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A few weeks ago the WordPress community gathered in Paris for WordCamp Europe, and what caught my attention on Twitter was the announcement around a project called Gutenberg. Gutenberg (available as a plugin in a preview version) brings a new editing experience to WordPress and will at one point replace the default WordPress editor.

As a blogger and marketer I often meet people telling me they prefer using Medium as a blog platform because of it’s beautiful design and great editing experience. Both the editor and design of Medium blogs have been an inspiration for lots of WordPress people. Look for “Medium like theme on Google” or the Editus project.

Medium like theme in Google search

Medium like theme in Google search

On Medium.com you edit the content in a real WYSIWYG experience, compared to WordPress where you have to switch back and forth between backend (editor) and frontend (preview). That allows a more content focused editing process on Medium.

One feature in Medium’s editing experience has been a component known from Microsoft Word since 2007: If you select a text area a little toolbar shows up and allows to quickly format it. For adding headlines, images or embeds you click a little plus sign on the left.

Editing an article on Medium

Others got inspired by the Medium editing experience. Facebook Notes and LinkedIn articles now have a similar editing experience.

Writing a “Note” on Facebook

While the editing is a little bit different on each platform, you will master creating content on all platforms if you know how to use one of them. There is just one design for a post on these platforms and the formatting options are limited as you can see.

Editing a LinkedIn Article

So this makes it hard to compare WordPress with blogging on Medium, LinkedIn and Facebook, as those platforms have a “one theme for all” blogs approach (and are available as hosted solutions only), compared to WordPress with thousands of themes available covering much more use cases.

Theme and plugin developers have already found workarounds to avoid the limitations of the default WordPress editor. Elementor or Enfold are very good examples for that.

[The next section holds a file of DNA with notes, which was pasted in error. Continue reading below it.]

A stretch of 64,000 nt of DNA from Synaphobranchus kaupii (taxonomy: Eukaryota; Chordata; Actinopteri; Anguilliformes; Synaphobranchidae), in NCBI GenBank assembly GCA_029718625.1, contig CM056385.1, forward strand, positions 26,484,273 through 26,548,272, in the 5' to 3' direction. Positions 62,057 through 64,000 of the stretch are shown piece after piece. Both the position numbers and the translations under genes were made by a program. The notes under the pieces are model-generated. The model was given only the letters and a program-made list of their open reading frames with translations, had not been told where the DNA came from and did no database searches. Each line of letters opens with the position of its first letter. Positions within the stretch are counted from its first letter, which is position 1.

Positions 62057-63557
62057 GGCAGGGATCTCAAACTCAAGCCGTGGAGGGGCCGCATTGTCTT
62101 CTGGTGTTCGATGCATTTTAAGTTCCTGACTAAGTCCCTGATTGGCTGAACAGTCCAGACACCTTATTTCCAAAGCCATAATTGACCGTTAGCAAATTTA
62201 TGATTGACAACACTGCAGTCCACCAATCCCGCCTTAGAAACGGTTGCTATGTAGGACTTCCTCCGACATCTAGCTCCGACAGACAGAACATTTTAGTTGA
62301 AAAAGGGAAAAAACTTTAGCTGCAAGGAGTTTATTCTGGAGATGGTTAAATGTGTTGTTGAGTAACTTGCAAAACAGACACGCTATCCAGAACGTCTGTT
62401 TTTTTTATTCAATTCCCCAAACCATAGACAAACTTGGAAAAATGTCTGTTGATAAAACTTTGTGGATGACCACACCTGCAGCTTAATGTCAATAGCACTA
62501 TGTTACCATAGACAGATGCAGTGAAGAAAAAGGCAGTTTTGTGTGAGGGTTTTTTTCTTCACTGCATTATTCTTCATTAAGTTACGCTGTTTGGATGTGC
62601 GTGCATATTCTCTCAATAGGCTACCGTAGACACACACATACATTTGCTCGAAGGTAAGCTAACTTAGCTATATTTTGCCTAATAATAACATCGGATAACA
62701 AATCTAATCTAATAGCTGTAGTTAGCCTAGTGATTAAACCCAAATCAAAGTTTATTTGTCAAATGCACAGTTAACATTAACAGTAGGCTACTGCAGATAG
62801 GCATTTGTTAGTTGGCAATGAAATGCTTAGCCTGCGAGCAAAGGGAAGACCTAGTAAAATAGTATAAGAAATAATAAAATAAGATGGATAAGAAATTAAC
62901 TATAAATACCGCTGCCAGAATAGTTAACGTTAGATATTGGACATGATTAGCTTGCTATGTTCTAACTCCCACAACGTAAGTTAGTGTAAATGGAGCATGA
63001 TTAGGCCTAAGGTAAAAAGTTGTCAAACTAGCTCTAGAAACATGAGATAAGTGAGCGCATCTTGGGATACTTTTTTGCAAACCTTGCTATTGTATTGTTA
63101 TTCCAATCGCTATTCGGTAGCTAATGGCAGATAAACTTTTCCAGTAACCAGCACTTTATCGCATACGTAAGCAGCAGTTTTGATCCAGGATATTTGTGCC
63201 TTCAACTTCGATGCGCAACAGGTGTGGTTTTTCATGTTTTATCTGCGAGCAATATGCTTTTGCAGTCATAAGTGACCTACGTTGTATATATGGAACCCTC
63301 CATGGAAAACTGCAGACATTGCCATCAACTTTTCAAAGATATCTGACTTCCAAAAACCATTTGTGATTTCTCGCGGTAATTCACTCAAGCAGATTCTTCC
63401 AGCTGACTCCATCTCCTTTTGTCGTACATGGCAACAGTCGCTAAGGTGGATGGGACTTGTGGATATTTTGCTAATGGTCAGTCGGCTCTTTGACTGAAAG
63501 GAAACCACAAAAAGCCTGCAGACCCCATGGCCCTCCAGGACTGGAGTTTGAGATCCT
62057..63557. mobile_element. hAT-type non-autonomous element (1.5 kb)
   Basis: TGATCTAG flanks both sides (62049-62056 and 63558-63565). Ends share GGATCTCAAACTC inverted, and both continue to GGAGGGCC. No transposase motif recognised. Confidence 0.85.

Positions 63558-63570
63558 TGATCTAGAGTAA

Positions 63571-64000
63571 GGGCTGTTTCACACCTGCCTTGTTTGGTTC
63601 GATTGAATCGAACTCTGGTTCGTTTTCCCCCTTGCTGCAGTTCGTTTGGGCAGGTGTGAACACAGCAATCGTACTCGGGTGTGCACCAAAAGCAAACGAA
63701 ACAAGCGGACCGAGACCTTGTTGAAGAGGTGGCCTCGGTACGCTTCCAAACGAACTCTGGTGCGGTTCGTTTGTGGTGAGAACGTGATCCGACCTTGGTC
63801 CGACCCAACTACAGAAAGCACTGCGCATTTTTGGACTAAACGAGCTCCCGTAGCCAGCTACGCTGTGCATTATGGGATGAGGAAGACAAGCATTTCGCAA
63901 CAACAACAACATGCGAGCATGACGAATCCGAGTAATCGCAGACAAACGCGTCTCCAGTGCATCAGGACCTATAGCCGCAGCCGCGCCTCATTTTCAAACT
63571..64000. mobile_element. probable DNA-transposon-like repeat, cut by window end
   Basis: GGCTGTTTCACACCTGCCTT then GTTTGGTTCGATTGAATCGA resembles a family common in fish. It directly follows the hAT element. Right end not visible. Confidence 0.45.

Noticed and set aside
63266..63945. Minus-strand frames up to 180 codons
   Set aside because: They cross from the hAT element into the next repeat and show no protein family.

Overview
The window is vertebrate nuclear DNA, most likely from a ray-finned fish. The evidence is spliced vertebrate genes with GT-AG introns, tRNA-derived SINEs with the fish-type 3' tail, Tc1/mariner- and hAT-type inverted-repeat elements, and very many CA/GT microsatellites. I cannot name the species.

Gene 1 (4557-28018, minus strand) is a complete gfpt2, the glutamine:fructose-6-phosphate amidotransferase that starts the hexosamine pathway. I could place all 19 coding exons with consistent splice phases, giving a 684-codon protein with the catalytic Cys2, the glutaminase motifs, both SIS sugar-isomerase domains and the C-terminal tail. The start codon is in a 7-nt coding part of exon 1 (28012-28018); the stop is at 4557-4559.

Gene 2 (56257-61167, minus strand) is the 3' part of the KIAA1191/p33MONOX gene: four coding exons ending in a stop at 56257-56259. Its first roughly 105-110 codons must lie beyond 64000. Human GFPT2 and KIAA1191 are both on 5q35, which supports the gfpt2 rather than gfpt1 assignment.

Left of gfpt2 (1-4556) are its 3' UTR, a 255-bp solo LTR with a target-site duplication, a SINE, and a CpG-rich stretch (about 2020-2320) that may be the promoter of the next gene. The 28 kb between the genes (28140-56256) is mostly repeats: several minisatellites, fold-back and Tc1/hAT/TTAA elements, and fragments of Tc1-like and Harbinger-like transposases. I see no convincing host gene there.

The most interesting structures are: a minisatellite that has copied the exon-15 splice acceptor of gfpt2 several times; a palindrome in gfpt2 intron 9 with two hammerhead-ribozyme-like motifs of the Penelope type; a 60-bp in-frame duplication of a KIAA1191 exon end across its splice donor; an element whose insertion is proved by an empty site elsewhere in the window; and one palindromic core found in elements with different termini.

Millions of people have learned how to use the classic WordPress editor and many developers have built alternative editing solutions on top of the default editor. Therefore you can’t just replace the default editor with something new during one WordPress release.

The classic WordPress editor

The classic WordPress editor has some limitations when it comes to work on large posts (lots of scrolling) and embedding external content. The overall experience feels a little bit outdated.

Now the Gutenberg project is a first step in bringing a modern experience like on the previously mentioned platforms, directly to WordPress and fixing those issues.

This is how the Gutenberg editing experience looks like now:

I like the general idea behind this project. Your posts content is organized in content blocks, and these content blocks can be moved up and down. The editors default layout is also less distracting, as the toolbar hides as soon as you write and the right hand toolbar for adding meta information is also streamlined. After using it for a bit I disliked that a headline item is also a single block, so whenever you move a block of text you have also to move the headline with a separate click. Anyway, as this is a preview I have not played around with a lot, you can check a demo site created using Gutenberg and download the plugin for your site on WordPress.org.

While this first preview of Gutenberg is a step forward from an editing perspective, it does not change the default behavior of switching between edit and preview mode. It will be interesting how theme and plugin developers will react to Gutenberg.

If you are interested in a more detailed review of the current version of the Gutenberg editor, lots of people have taken Gutenberg for a test drive already:

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